Pope Benedict XVI waves during his weekly audience in St. Peter's Square at the Vatican May 9. CNS photo/Alessia Giuliani, Reuters

Messengers of hope, peace still face persecution, Pope says

By  Carol Glatz, Catholic News Service
  • May 11, 2012

VATICAN CITY - People spreading the Gospel are still subject to persecution even though they are bringing a message of peace and hope to a world marked by crises, anxiety and desperation, Pope Benedict XVI said.

"However, despite the problems and tragic reality of persecution, the church does not get discouraged, it remains faithful to the Lord's mandate," knowing that witnesses and martyrs always have been numerous and indispensible for evangelization, he said.

The Pope spoke May 11 to officials of Pontifical Mission Societies meeting in Rome.

"Dear friends, you know well that proclaiming the Gospel often brings difficulty and suffering," he told his audience.

Currently, much of the world is facing economic, cultural and political change and "often people feel alone, fallen prey to anguish and desperation," he said.

In that context, those who proclaim the Gospel, "even if they are messengers of hope and peace, continue to be persecuted like their master and Lord" Jesus Christ, he said.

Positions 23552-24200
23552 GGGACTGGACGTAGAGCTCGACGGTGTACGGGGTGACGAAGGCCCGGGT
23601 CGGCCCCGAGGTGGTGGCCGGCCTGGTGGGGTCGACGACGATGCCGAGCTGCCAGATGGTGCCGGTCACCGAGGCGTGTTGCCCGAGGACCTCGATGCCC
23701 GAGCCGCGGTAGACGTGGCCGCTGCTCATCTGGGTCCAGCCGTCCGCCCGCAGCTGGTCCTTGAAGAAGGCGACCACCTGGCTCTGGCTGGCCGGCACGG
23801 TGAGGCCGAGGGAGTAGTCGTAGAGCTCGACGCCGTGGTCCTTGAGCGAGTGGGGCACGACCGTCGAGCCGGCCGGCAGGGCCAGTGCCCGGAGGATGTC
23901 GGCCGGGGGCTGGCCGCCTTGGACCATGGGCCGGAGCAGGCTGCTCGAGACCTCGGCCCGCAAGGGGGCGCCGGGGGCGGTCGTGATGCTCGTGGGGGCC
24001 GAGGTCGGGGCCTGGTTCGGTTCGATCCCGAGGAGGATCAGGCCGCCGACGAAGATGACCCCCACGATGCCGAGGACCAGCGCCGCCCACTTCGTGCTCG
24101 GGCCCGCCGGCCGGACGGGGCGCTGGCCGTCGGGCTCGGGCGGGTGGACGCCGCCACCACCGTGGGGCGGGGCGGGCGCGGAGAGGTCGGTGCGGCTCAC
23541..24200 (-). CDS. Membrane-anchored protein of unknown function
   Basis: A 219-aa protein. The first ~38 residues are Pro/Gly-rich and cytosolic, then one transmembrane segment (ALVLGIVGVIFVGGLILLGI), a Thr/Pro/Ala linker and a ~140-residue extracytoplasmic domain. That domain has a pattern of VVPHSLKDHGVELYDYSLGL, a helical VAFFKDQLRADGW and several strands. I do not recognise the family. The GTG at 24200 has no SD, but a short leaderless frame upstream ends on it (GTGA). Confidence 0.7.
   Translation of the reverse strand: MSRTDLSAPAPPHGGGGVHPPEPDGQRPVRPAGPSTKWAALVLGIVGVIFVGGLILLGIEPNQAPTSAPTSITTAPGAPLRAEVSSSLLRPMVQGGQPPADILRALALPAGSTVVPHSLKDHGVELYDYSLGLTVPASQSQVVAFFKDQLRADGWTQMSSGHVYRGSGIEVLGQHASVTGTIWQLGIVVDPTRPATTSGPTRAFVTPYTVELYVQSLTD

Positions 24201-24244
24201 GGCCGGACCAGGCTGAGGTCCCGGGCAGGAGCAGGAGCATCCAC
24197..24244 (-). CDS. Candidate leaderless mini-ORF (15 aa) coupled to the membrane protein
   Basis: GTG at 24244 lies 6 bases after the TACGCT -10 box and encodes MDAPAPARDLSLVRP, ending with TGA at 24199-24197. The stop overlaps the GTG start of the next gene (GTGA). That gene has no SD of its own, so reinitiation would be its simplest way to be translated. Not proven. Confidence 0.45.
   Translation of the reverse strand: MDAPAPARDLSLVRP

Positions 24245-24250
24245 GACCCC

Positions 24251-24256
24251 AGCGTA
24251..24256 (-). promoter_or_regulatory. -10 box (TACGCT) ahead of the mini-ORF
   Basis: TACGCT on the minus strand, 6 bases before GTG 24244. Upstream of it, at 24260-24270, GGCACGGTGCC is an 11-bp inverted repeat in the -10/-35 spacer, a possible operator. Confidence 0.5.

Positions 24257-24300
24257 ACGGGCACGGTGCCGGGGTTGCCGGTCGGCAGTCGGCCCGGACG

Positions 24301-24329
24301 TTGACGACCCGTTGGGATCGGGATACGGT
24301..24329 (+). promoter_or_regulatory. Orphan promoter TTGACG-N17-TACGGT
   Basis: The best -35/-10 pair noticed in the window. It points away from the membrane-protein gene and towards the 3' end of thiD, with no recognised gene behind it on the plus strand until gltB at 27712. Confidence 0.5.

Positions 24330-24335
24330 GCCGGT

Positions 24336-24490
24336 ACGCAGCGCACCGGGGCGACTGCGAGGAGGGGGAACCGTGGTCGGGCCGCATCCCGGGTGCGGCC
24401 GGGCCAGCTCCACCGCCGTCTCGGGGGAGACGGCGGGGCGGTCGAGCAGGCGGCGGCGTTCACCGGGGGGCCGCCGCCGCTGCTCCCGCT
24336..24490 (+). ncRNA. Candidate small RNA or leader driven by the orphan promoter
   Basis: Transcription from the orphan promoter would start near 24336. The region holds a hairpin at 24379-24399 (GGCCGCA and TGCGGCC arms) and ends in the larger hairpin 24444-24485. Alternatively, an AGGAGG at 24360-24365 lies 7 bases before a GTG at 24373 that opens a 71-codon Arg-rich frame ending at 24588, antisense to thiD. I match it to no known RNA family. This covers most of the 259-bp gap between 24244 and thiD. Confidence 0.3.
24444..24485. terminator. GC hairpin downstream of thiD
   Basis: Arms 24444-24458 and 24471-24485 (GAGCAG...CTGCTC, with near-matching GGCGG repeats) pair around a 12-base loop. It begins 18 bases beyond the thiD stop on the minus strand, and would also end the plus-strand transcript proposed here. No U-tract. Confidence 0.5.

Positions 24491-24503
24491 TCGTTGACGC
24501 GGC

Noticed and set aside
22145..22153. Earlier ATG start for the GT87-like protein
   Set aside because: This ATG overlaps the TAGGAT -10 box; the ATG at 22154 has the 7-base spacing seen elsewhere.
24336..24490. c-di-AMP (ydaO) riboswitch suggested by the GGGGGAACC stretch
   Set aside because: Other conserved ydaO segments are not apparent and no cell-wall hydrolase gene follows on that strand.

Despite the challenges and threat of persecution, Christ's message "can never give in to the logic of this world, because it is prophecy and liberation; it is the seed of a new humanity that grows, and only at the end of times will it come to full fruition," the Pope said.

He said the task of evangelization always has been urgent, however, the current era impels the church to go forth "at an even quicker pace" so that people may know the truth in Christ, find salvation and grow in justice and peace.

Christians, too, need to listen to God's word and be invited again to conversion, he added.

The Pope praised and encouraged a new initiative by the Pontifical Mission Societies and the Congregation for the Evangelization of Peoples meant to support the upcoming Year of Faith: the World Mission Rosary, first created by Archbishop Fulton Sheen in 1951, and re-launched by the mission societies. The rosary -- made up of yellow, red, white, blue and green beads -- helps people pray for the different mission regions of the world and five areas of evangelization: interreligious dialogue, liturgy, solidarity, witness and proclamation.

The Pope said he hoped the project would accompany evangelizing efforts around the world and help Christians rediscover and deepen their faith.

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